A surefire recipe for disastrous dissatisfaction is to combine cynicism with brain damage. Welcome to my life! I'm not 100% certain how I became cynical, but the root cause is probably based on a defective personality trait of wanting to experience as much as possible. Once that is done, things cease to be amazing or outstanding unless they truly are. The brain damage is primarily through rugby and my younger days where substances that rhymed with schmarijuana and other schmarcotics were liberally used. I have had at least 13 concussions, and as old age is nearing, I am definitely feeling the effects of them. My short term memory is completely shot. It really is going to become a huge issue for my wife and I pretty soon. Imagine early onset Alzheimer's in your mid 40's. I should probably rephrase the last sentence. It's going to be a huge issue for my wife. I won't remember I have dementia.
One of the things about Alzheimer's and dementia is often past memories are still vivid. And that is what I want to discuss today. There is a huge contributor to my cynicism. First, a quick backstory to this. What is the most incredible movie you have ever seen? I'm not talking your favourite movie. Or the best movie ever made. Which, by the way, is The Shawshank Redemption. It's not even opinion, it's confirmed scientific fact. I mean incredible by Avatar standards. Or Star Wars. Or Freddy Got Fingered. Ok, maybe not the last one. Unless you want to talk about incredibly awful. I want to talk about the most incredible movie I have ever seen. I was 17 when I saw it. The one and only experience I have ever had with 'shrooms combined with other substances resulted in several hours that transformed my life. Imagine a movie that was as visually stunning as 300 and Sin City combined with the inspirational theme of Chariots of Fire combined with the sex scenes of The Little Mermaid. I was watching something that gripping and captivating. It was the best cinematic experience that I have ever encountered. It had a cast as star-studded as Oceans 18. I knew when I was watching it that it was a life changing experience. Here is the only problem. I'm describing this movie and you are probably wondering what the hell I am talking about, because if this movie is so great, why haven't you heard of it before. It is because it doesn't exist. In reality, what I was watching was a potato cooking in a microwave. Apparently this was a source of great amusement for my friends at the time, because I sat in front of a microwave for several hours staring at the screen convinced I was watching the greatest movie ever made. It remains one of the most heart wrenching experiences I have gone through when I realized that everything I had just seen wasn't real. Do you know the feeling you get when you walk through a spider web and you think you can still feel some silk many moments later? I still feel that today about that movie.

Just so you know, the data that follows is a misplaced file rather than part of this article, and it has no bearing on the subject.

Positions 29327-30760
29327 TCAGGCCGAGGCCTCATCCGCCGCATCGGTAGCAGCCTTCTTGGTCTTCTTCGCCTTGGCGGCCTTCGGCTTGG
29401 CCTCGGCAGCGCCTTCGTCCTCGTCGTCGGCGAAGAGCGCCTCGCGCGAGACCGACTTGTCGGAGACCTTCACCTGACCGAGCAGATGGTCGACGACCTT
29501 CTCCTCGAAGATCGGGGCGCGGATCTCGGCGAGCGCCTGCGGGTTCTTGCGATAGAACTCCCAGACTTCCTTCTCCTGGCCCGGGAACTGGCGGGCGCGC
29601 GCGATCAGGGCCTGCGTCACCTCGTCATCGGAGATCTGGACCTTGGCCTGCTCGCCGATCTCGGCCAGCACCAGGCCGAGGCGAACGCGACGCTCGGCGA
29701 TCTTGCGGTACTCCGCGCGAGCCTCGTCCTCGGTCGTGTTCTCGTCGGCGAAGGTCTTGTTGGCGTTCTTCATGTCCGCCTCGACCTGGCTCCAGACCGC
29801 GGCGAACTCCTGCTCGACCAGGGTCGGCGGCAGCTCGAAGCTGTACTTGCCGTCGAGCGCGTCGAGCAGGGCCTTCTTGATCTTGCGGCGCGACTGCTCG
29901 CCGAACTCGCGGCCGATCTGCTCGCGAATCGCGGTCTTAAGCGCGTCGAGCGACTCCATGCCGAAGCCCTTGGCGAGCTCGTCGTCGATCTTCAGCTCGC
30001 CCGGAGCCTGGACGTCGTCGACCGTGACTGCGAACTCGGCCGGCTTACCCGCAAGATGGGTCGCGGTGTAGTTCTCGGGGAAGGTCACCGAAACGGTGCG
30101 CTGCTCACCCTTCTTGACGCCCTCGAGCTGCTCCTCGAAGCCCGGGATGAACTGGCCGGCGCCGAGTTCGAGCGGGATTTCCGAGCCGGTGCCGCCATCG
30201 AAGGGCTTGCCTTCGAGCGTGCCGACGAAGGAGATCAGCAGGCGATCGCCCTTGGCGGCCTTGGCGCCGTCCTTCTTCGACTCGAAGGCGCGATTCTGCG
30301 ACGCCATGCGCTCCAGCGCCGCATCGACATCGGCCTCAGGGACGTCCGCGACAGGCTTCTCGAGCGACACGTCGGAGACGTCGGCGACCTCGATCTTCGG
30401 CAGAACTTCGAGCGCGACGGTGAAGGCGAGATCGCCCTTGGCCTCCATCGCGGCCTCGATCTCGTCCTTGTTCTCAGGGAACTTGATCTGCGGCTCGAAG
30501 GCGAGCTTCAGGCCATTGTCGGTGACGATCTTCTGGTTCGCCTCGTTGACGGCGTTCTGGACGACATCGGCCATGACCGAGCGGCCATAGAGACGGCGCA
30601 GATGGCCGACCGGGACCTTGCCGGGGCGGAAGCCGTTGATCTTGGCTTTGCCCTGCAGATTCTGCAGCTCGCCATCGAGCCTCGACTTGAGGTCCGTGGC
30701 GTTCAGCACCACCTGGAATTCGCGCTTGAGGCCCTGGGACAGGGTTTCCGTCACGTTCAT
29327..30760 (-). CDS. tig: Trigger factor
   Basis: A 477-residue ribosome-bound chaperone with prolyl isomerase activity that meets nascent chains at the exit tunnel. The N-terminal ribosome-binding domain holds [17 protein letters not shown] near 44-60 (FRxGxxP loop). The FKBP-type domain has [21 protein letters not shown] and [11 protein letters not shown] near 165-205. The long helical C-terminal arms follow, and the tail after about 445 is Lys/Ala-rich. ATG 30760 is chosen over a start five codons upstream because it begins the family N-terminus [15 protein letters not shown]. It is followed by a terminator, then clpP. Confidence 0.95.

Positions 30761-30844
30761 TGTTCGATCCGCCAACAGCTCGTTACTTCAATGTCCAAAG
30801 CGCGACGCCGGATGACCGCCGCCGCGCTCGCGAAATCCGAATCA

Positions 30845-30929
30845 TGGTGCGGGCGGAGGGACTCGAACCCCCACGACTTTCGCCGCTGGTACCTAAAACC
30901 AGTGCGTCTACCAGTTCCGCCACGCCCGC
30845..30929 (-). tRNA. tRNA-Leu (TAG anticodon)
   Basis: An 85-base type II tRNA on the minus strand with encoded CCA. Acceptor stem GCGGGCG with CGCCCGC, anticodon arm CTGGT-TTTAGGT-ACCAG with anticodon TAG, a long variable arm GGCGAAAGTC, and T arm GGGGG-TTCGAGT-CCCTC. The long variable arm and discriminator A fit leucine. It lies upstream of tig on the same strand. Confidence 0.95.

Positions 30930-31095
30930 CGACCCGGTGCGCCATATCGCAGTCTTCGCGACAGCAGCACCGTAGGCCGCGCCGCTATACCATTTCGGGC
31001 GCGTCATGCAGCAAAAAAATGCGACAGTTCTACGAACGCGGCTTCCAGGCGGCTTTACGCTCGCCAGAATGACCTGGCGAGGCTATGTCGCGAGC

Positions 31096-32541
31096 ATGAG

I am not sure if the rest of you do this, but I swear this is absolutely true. I dream about reading books. In my dreams, the books I am reading are absolutely amazing. Many times the books are written by my favourite authors. Stephen Pressfield has written dozens of books he doesn't know about. John Grisham publishes a book every six months. Wait, he actually does that in real life. Never mind. I am aware enough to realize that I am dreaming, and then my mind goes into hyperdrive trying to memorize every word on the pages. When I wake up, I can't recall anything except the general theme of what I was reading. The only time I have been remotely successful is when I woke up my wife and told her that I dreamed I read a recipe for Bluerito Nachos, and they sounded delicious! Basically it's a dessert designed to look like nachos where the "torilla chip" is a blueberry juice stained graham cracker based chip, the "salsa" is a strawberry, white honeydew and mint concoction, the sour cream is whipped cream, and well, you get the fucking idea. Now that I'm describing it, I'm starting to wonder if these books are as amazing as I think they are.
Armed with the most amazing movie that I've ever seen that doesn't exist and the best books that I've ever read that disappear the moment I wake up, imagine how fun it is to go with me to the movie theater! This is also why I refuse to join a book club. Nobody wants to hear that the book isn't as good as my imaginary version I read last night. I can't be satisfied with the vast majority of the movies I see and the books I read. Damn. That's cynicism with a capital S, bro. Harsh realm.
As an adoptee, we imagine other sorts of things, mostly without the benefit of controlled and uncontrolled substances. We imagine what our life would have been like if we hadn't gotten adopted. We imagine what our biological nuclear family would be. And similarly, if and when we discover in real life what these elements actually are, possibly far too often it doesn't compete with what we had imagined it would be. I was thinking about why so many KADs are nuts, myself included. And I believe there is a cognitive dissonance between what we imagine and hope to be real and what reality actually is. The agonizing problem is that we cannot dwell in the imagination, but we feel its reality because it is so powerful. For me, how I've been able to process this is to become cynical. Nothing in reality is as good as my imagination. Except Westworld. That's pretty damn good. Wait, a second, can someone please confirm that Westworld really exists? Because I hear the alarm clock beeping.